Survey reveals that a third of firms expect to become responsible for renewable energy generation
One-third of all developers say they will be expected to manage, design or build generators of renewable energy, according to a survey obtained by Building.
The survey, by law firm Taylor Wessing, found that 75% of respondents thought they would be involved in sustainable energy sources. And 34% say they will be directly involved in managing renewable energy, either in the form of a joint venture (14%), providing finance or investment (14%), or self-procuring (16%). Many indicated that all of these elements were likely to be a part of their involvement.
The figures will reignite the developers’ concerns that they are being expected to get involved in the generation of renewable power.
“It’s like expecting car makers to produce their own petrol,” said Roger Humber, strategic policy adviser to the House Builders Association. “It’s a nonsense and will make development non-viable on smaller sites.”
But others said developers could see an opportunity in managing on-site energy. Miranda Pennington, consultant at sustainability adviser Metropolis Green, said: “My first thought is that it is clever for them to stay involved owing to the potential revenue generated by energy. After a while, you’ll start to get some payback.”
It’s like expecting car makers to produce their own petrol. It’s a nonsense
Roger Humber, HBA
The 800 industry professionals who responded to the survey included contractors, architects, funders, agents and developers.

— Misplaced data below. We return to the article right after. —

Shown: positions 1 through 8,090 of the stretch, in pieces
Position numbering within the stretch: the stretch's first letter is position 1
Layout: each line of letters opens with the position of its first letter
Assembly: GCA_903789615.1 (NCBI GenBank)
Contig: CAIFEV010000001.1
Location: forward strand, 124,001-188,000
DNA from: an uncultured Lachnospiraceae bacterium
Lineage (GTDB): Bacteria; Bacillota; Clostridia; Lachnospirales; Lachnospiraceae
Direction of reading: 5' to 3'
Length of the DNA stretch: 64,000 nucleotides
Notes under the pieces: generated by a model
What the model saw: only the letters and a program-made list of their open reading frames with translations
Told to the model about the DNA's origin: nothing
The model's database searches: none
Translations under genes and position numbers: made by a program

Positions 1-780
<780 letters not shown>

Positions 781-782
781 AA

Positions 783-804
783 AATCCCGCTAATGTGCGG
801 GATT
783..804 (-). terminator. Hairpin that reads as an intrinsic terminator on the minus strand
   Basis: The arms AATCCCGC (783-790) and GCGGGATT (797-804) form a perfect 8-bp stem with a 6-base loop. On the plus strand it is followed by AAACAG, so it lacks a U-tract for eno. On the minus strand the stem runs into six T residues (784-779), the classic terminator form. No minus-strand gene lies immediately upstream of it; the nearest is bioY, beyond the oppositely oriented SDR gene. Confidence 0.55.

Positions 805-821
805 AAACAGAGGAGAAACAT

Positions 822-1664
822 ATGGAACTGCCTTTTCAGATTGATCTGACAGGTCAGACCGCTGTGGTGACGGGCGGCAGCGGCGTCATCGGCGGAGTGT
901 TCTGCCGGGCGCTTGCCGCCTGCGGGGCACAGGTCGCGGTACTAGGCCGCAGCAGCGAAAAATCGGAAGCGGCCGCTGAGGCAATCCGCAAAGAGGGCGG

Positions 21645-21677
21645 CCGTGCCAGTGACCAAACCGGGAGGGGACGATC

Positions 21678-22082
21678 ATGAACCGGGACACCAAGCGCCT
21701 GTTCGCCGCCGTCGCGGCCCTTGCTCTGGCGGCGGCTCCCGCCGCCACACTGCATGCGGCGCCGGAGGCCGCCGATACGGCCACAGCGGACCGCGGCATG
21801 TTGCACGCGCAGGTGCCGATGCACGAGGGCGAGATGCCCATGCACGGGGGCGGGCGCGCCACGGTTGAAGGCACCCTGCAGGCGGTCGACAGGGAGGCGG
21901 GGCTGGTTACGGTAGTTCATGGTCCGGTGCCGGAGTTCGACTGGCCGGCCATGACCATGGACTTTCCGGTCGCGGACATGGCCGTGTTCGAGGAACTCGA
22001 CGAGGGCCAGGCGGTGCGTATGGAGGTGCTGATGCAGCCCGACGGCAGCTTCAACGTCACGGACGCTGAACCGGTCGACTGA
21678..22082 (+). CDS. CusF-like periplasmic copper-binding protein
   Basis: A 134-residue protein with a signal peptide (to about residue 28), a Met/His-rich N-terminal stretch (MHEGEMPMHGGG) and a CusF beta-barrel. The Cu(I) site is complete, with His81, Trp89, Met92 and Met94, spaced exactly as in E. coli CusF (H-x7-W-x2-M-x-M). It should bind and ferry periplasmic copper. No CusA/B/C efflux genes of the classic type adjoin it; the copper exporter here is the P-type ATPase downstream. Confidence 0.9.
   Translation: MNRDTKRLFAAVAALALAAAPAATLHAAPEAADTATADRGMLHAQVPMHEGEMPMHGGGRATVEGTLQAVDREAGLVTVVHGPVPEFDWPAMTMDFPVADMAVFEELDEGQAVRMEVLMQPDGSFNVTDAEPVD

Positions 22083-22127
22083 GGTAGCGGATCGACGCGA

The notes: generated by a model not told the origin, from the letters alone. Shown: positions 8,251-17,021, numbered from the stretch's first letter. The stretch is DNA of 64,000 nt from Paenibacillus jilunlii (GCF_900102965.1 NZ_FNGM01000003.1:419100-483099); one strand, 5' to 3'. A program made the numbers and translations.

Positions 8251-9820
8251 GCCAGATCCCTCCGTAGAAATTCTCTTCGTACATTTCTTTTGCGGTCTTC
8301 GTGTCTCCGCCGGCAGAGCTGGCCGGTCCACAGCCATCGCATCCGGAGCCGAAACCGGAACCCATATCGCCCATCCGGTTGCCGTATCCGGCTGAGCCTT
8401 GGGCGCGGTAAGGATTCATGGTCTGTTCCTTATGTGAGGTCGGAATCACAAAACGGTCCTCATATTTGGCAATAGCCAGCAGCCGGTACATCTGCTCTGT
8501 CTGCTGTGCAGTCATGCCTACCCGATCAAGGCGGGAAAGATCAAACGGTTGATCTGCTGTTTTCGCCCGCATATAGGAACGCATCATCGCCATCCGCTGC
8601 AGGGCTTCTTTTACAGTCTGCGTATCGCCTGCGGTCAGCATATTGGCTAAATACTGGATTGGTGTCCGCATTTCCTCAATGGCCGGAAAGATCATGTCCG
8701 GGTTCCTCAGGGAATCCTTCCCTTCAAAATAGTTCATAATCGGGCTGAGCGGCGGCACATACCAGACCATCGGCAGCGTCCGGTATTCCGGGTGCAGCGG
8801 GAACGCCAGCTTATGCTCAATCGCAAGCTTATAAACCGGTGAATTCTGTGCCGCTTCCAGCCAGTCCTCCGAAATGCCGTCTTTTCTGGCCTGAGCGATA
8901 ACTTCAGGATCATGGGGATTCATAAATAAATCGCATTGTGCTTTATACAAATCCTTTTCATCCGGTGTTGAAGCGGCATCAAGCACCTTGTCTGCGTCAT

The survey comes as research by Building and the Energy Saving Trust shows that just one in 10 respondents from across the industry thinks that green construction will be unaffected by the downturn (see box).
The Greater London Authority requires that all schemes in London generate 20% of their own energy from renewable sources.
In September, Sir Simon Milton, the deputy mayor, told the London assembly that developers needed to realise that renewables were not a section 106 benefit but a core part of their business.
Sustainable building suffers in downturn
Despite developers’ involvement in renewable energy, the downturn is having an impact on sustainability, according to a survey conducted by Building and the Energy Saving Trust.
Of the 380 responses from across the industry, 88% said green building would be affected by the economic climate . Fifty-five per cent said clients were asking them to drop sustainable elements. Of those, fifty-six per cent said renewable energy generation was suffering, 57% said they were losing sustainable building services and between 25% and 30% said ecology, finishes and building envelopes were suffering.